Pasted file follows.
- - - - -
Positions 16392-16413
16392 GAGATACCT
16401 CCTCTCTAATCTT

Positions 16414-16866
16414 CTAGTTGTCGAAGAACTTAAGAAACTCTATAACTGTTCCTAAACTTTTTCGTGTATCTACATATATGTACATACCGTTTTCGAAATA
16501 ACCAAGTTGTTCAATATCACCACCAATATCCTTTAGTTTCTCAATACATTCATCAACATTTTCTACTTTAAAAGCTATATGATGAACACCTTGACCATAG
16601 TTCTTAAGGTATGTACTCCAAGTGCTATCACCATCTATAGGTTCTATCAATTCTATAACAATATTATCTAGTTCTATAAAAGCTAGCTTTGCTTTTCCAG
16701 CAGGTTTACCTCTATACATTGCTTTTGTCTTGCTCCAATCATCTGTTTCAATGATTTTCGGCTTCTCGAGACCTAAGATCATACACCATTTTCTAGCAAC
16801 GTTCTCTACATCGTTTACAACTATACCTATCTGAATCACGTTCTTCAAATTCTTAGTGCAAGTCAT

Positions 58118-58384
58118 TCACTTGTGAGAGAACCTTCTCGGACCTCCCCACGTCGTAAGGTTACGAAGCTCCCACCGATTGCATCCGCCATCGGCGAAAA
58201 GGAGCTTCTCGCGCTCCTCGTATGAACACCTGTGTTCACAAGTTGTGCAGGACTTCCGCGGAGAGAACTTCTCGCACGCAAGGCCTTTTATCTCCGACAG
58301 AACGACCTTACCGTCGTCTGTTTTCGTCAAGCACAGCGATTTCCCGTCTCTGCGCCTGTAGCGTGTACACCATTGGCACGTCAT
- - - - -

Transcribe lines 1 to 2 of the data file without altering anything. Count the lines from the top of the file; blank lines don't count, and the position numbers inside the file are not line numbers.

Positions 16392-16413
16392 GAGATACCT